Prof. Dr. Tobias Friedrich

Current Research Projects

Our group is involved in several national and international research projects, funded by the German Research Foundation (DFG), the European Commission (EU), and the Australian Research Council (ARC). For a list of finished research projects, see here.

Improving Applicability of Nature-Inspired Optimisation by Joining Theory and Practice (ImAppNIO)

This project brings together theoreticians and practitioners who are working in the field of nature-inspired search and optimization heuristics. Its goal is on one hand to make theoretical findings more accessible for researchers and engineers who are concerned with applications, on the other hand to make theoreticians aware of practical problems and the kind of questions that arise in practical applications.

Action chairs: Thomas Jansen, Carola Doerr
Work group leaders: Tobias Friedrich, Christine Zarges, Günther Raidl, Carlos Fonseca
Project term: March 2016 till March 2020
Funded by: European Cooperation in Science and Technology

Bio-inspired Computing for Problems with Dynamically Changing Constraints

The aim of this project is to design bio-inspired computing methods for dynamically changing environments. Dynamic problems arise frequently in the areas of engineering, logistics, and manufacturing. Such problems are usually subject to a large set of constraints that change over time due to changes in resources. Algorithms that can deal with such dynamic changes would benefit decision-makers. The project aims to provide a foundational theory as the basis for the design of bio-inspired algorithms dealing with dynamically changing constraints and provide approaches for dealing with important industrial problems.

Chief Investigators: Frank NeumannZbigniew Michalewicz
Partner Investigators: Tobias FriedrichMarc Schoenauer
Project term: January 2016 till December 2018
Funded by: Australian Research Council (ARC)

The Structure of Computational Learning

This project aims at using mathematical methods to identify the theoretical foundations of the capabilities and limits of computational learning. It uses a framework for learning criteria which allows for general statements, informing about many learning criteria at once.

Principal Investigator: Timo Kötzing
Project term: Granted September 2015
Funded by: German Research Foundation (DFG)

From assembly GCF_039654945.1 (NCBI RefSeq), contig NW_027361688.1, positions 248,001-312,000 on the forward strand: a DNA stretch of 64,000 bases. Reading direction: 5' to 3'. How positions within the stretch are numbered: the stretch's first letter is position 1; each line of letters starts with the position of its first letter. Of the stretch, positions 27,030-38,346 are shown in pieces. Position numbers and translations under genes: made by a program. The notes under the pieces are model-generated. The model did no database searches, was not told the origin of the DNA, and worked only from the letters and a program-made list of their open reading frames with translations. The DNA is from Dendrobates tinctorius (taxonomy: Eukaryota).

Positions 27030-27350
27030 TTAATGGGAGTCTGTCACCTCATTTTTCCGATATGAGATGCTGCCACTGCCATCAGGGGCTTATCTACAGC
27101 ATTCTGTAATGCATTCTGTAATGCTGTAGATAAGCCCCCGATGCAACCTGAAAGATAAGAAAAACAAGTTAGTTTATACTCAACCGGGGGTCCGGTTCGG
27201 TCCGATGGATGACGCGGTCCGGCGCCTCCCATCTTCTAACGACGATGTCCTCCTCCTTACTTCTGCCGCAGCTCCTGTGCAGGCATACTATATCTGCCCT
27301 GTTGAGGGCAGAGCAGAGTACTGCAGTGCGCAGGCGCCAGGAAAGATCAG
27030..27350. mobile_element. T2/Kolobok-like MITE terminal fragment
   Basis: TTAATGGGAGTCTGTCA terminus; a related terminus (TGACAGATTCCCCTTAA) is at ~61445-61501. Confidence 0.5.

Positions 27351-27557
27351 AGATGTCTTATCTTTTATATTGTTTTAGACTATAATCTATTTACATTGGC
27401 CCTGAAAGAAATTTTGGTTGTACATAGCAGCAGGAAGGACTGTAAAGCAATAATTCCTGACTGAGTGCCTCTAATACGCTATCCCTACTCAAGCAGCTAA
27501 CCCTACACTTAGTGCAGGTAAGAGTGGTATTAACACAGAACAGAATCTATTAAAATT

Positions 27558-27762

Finding a Parking Place Quickly (Bachelor Project)

Looking for a parking place in urban areas is often time consuming and stressful. Up-to-date navigation systems are barely capable of directing the driver to a good nearby parking lot. This is mostly due to missing data about available parking places on the roadside and little research on this topic. In corporation with TomTom five students work on new algorithmic approaches for efficient on-street parking.

Project Leader: Tobias Friedrich
 Martin Krejca, Ralf Rothenberger
Project term: October 2015 till July 2016

Theory of Swarm Algorithms and Their Effectiveness in Uncertain Environments (TOSU)

Bio-inspired swarm algorithms are well established in practice for solving optimization problems with complex constraints even in difficult domains involving uncertainty. This project analyzes theoretically swarm-based search heuristics for dynamically changing and stochastic objectives.

Principal Investigator: Tobias Friedrich
Participating Investigators:
 Timo KötzingFrank Neumann
Project term: Started June 2016
Funded by: German Research Foundation (DFG)

Analysis of Discrete Load Balancing on Heterogeneous Networks (ADLON)

Despite a large body of theoretical studies on load balancing, most results do not match the complex and heterogenous structure of the underlying network and the corresponding load balancing tasks. This project bridges the gap between the well-studied homogenous setting and the theoretically much less understood heterogenous load balancing problems that occur in practice.

Principal Investigator: Tobias Friedrich
Participating Investigator: Thomas Sauerwald
Project term: Started October 2015
Funded by: German Research Foundation (DFG)

Speed of Adaptation in Population Genetics and Evolutionary Computation (SAGE)

Biological evolution has produced an extraordinary diversity of organisms. Evolutionary computation has found many innovative solutions to optimisation and design problems. Both fields have studied the speed of adaptation independently, and with orthogonal approaches. This project brings together an interdisciplinary consortium from both fields to synergise these complementary approaches and to create the foundation of a unified quantitative theory describing the speed of adaptation in both biological and artificial evolution.

Consortium: Tobias FriedrichPer Kristian LehreTiago PaixãoDirk Sudholt
Links: Project Homepage
Project term: January 2014 till December 2016
Funded by: European Commission FP7 ICT FET Open

Parameterized Analysis of Bio-inspired Computing – From Theory to High Performing Algorithms

This project establishes the field of parameterised analysis of bio-inspired computing. It rigorously analyses features of instances of combinatorial optimisation problems and their impact on the runtime behaviour of bio-inspired computing methods such as evolutionary algorithms and ant colony optimisation.  

Chief Investigator: Frank Neumann
Partner Investigator: Tobias Friedrich
Project term: January 2014 till December 2016
Funded by: Australian Research Council (ARC)

Average-Case Analysis of Parameterized Problems and Algorithms (ACAPA)

This project aims to analyze the average-case behavior of some known parameterized algorithms, mainly motivated by the recent encouraging experimental studies of these algorithms. Most of these studies record, compared to the worst-case analysis, a much more promising performance on real-world data.

Principal Investigator: Tobias Friedrich
Project term: December 2013 till August 2016
Funded by: German Research Foundation (DFG)